Anthony Coulls, Senior Curator of the National Rail Museum at York
This was the first “national” Museum outside London and there were questions in Parliament about the location. The British Transport collection in Clapham was split into its component parts (rail, bus, aircraft, cars …) in 1975 and is still in transition. Rail is mainly in York and Shildon, near Darlington, but some “large lumpy things” in Anthony’s charge are in Swindon, Doncaster, Tyseley, Didcot, Bressingham … . Engines and wagons and carriages are moved about – with difficulty.
Anthony’s philosophy is that the NRM is a museum for everyone, not just train spotters and rail enthusiasts. We are all affected by the railways. The aim is to preserve not only the rare and beautiful: Puffing Billy and the Flying Scotsman, (seen above on the turntable at York) but also the modern and commonplace: commuter carriages, freight wagons. Some of these have given 40 years of long service and travelled millions of miles, but when the model is superseded, they are consigned to scrap. The museum undertakes to repair and conserve and repaint at least one example of each type for future generations to enjoy.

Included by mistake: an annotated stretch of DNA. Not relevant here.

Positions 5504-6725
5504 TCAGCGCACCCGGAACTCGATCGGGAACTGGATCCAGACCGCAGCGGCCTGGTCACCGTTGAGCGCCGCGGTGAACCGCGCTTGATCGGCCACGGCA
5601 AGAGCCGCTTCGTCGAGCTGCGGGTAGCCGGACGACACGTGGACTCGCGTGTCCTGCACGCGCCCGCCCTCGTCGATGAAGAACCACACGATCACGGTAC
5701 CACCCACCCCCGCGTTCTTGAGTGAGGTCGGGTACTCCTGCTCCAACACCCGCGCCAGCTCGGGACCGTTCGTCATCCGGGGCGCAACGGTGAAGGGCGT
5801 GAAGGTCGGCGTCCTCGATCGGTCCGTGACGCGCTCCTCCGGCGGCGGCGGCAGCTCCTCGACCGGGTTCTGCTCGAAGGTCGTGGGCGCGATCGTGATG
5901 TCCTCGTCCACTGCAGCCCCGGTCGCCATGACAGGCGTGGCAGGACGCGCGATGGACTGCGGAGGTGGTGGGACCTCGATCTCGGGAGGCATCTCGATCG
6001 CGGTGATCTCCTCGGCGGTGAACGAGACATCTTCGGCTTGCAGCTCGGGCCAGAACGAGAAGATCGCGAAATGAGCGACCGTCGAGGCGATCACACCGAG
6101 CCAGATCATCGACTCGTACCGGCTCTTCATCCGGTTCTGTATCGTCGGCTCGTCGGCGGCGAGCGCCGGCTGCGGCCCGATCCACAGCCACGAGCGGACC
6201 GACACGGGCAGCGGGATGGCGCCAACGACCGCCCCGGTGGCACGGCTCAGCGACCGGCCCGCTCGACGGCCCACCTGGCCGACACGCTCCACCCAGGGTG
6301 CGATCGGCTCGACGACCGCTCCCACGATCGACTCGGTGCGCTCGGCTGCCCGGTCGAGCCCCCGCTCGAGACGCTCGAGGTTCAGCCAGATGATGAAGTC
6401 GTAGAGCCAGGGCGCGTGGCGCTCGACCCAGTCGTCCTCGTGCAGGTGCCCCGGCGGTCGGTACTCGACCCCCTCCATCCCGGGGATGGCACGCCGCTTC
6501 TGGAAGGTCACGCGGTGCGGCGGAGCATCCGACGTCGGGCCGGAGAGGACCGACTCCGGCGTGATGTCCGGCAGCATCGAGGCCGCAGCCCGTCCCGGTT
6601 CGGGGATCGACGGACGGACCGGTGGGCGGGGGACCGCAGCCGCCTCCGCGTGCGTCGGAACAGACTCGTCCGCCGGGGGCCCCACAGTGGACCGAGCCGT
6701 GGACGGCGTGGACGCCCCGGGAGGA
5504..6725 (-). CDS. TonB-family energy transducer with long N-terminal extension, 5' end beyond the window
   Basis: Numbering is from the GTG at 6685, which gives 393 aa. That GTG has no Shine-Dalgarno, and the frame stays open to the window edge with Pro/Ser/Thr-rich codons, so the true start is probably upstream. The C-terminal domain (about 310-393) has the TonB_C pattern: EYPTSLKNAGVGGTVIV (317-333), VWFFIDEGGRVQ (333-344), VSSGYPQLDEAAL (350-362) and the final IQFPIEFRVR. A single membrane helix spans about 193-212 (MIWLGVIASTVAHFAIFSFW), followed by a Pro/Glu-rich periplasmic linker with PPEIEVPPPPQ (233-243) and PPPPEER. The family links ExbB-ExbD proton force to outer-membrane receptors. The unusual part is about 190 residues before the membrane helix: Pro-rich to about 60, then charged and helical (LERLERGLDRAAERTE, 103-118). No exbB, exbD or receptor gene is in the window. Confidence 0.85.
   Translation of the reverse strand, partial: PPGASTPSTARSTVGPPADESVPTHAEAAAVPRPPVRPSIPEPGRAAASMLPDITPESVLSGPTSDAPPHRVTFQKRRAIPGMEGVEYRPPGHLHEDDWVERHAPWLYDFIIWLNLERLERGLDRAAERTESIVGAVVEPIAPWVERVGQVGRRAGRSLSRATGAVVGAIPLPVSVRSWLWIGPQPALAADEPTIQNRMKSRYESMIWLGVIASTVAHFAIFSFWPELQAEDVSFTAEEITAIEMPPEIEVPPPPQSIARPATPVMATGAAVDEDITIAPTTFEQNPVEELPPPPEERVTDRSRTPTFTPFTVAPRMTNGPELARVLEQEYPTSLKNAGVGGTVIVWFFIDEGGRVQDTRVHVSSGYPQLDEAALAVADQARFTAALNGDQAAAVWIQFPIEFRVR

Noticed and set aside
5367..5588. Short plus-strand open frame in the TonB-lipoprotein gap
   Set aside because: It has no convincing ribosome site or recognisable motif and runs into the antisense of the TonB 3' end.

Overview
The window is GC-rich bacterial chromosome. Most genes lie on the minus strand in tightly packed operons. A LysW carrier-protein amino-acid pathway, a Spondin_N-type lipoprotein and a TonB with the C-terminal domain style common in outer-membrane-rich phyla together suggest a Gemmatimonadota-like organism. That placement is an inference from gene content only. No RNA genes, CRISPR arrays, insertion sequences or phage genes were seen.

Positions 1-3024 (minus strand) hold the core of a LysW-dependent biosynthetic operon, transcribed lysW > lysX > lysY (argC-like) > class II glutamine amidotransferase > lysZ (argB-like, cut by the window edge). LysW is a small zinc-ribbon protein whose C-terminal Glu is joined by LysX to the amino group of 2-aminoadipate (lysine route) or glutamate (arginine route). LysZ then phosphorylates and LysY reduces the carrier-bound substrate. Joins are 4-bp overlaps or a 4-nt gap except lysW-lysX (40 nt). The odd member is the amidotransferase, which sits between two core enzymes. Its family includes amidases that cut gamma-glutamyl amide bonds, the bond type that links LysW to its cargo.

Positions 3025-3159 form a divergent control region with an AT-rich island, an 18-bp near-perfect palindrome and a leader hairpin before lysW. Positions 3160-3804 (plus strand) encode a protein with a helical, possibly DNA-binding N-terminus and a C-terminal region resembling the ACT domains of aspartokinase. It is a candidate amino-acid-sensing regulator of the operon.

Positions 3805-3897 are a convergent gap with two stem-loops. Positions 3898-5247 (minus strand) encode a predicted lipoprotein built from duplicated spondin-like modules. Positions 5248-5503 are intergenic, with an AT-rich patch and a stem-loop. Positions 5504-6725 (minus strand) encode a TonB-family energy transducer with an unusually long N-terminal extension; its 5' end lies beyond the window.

There are three stars in railway history: Trevithick, Stephenson and Wickens – and very few have heard of him. He was a professor in the aerospace industry, called in by British Rail to design the jet-propelled Advance Passenger Train, father of the Pendolino and other high speed trains. According to Anthony, they do not run or roll but fly!
There was material here for several lectures. Our national heritage is in the best hands. His parents and teachers were there to enjoy it too.